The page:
Sunday, September 15:
It was a beautiful day for a drive and we hit the road early, headed for Vermont and brunch at the restaurant at Simon Pearce. Brunch is not usually a favorite meal, but being seated at a corner window perched over the Quechee River, bloody Mary within reach, might make me rethink my prejudice. The Sunday menu is more lunch than breakfast anyway, enough so that I could pretend it was lunch with a cocktail. Such a treat after an arduous week. Or any time, really.
After eating, we took a stroll around the glass and pottery galleries, and then down into the open glassblowing studio. Once back outdoors, there was time to explore the area around the glassworks that had been severely damaged by Hurricane Irene in August of 2011. Much of the Simon Pearce building has been repaired, a nearby historic covered bridge has been replaced, but work on shoring up foundations is ongoing.
We headed south shortly after, detouring about twelve miles down the highway for the annual pilgrimage to King Arthur Flour store and baking education center to stock up on some provisions. I didn’t buy as much flour as I usually do, but the little that I did bring home is already being used, with more experiments on the way. Here are some snapshots from the day.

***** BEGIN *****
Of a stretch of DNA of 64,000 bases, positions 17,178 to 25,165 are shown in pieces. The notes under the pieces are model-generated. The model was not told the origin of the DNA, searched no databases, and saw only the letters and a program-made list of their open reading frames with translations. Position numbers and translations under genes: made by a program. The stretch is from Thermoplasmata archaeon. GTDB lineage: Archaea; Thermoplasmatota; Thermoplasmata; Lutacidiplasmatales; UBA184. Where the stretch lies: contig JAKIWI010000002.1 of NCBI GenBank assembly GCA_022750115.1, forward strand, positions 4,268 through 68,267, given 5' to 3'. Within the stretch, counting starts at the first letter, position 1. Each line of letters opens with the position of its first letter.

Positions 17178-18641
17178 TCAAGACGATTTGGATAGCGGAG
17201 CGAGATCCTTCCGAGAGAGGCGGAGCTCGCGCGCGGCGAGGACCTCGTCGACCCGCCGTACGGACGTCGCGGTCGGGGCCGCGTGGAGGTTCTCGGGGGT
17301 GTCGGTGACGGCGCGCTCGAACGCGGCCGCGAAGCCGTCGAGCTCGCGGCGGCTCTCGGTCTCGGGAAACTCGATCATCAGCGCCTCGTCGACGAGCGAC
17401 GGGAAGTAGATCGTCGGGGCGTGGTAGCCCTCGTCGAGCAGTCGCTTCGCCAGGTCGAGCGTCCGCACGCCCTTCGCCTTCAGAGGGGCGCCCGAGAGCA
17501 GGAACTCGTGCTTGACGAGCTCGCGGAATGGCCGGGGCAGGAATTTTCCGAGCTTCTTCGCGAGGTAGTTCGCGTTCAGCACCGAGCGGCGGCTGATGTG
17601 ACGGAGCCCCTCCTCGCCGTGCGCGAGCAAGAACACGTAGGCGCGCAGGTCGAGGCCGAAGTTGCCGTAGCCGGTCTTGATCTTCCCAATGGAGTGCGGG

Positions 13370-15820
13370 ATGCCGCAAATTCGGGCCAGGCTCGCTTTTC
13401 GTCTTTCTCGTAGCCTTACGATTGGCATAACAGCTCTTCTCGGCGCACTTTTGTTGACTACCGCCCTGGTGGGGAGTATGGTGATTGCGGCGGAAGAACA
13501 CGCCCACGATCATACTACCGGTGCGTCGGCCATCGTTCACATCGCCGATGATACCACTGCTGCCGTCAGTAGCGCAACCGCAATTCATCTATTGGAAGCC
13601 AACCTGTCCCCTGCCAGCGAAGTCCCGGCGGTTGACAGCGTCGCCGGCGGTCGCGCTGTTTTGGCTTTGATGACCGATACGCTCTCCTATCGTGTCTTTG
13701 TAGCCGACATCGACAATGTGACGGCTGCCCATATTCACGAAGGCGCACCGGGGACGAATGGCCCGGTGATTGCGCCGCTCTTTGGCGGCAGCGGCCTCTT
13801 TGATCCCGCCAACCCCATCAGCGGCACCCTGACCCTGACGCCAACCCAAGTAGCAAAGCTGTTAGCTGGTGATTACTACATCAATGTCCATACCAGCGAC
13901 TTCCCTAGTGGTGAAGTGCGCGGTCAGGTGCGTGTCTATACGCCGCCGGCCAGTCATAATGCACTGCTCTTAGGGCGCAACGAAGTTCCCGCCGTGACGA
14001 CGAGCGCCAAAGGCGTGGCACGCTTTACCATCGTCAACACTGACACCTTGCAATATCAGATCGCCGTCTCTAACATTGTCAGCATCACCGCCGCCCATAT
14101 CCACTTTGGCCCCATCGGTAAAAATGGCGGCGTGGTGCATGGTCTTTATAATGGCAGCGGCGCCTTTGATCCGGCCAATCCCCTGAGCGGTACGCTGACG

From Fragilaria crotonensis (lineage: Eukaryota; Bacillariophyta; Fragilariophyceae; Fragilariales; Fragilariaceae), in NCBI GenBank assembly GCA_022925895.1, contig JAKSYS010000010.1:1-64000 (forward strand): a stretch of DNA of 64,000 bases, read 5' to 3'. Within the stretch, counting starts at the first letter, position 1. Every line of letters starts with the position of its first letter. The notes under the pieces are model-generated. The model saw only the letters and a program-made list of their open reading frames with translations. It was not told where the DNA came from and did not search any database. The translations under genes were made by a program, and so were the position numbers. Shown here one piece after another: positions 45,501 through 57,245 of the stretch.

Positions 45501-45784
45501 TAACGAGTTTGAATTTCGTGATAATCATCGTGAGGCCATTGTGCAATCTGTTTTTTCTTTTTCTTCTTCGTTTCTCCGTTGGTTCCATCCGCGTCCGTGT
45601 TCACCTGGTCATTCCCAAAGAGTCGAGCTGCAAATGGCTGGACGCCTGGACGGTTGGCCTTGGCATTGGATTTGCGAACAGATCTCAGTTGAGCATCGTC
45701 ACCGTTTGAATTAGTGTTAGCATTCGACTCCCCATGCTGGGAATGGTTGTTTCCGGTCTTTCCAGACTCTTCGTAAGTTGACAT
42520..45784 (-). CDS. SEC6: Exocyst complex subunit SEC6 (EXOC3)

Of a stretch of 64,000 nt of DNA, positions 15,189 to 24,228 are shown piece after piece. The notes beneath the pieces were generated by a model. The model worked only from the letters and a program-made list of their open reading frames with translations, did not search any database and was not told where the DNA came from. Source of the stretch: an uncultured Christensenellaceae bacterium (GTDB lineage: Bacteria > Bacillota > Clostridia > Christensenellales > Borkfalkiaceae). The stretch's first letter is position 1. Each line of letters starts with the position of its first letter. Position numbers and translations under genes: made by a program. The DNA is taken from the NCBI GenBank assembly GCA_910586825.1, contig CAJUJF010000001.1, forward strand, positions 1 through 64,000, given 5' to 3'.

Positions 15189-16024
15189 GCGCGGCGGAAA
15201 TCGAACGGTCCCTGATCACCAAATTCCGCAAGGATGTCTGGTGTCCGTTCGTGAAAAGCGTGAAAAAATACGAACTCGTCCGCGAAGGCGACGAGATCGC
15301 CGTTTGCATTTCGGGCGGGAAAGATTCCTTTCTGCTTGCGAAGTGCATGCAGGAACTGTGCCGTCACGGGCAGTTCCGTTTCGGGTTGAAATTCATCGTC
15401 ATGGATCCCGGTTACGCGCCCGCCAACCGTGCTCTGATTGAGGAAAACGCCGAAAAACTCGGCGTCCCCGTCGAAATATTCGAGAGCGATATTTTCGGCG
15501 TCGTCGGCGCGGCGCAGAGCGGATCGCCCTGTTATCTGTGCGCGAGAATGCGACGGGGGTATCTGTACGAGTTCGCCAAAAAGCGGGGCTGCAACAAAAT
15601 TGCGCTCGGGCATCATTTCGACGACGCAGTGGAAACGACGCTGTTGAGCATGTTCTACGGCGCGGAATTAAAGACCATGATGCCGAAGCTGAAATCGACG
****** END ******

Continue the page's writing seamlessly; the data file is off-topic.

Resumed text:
The bread you see in the last brunch photo, a yeasted batter bread baked into dense loaves, is served at Simon Pearce both with the smoked salmon appetizer we sampled and on its own as part of an assortment of bread for the table. Our server told us Simon’s mother makes the restaurant’s brown bread according to Darina Allen’s Ballymaloe Cookery School recipe using imported Irish wholemeal flour. I brought home a bag of King Arthur’s Irish-style wholemeal to make my own loaf of the addictive bread, slightly sweet and smoky from molasses, as soon as I possibly can. Here is the Ballymaloe recipe that I, with a nod to Mrs. Pearce, will use.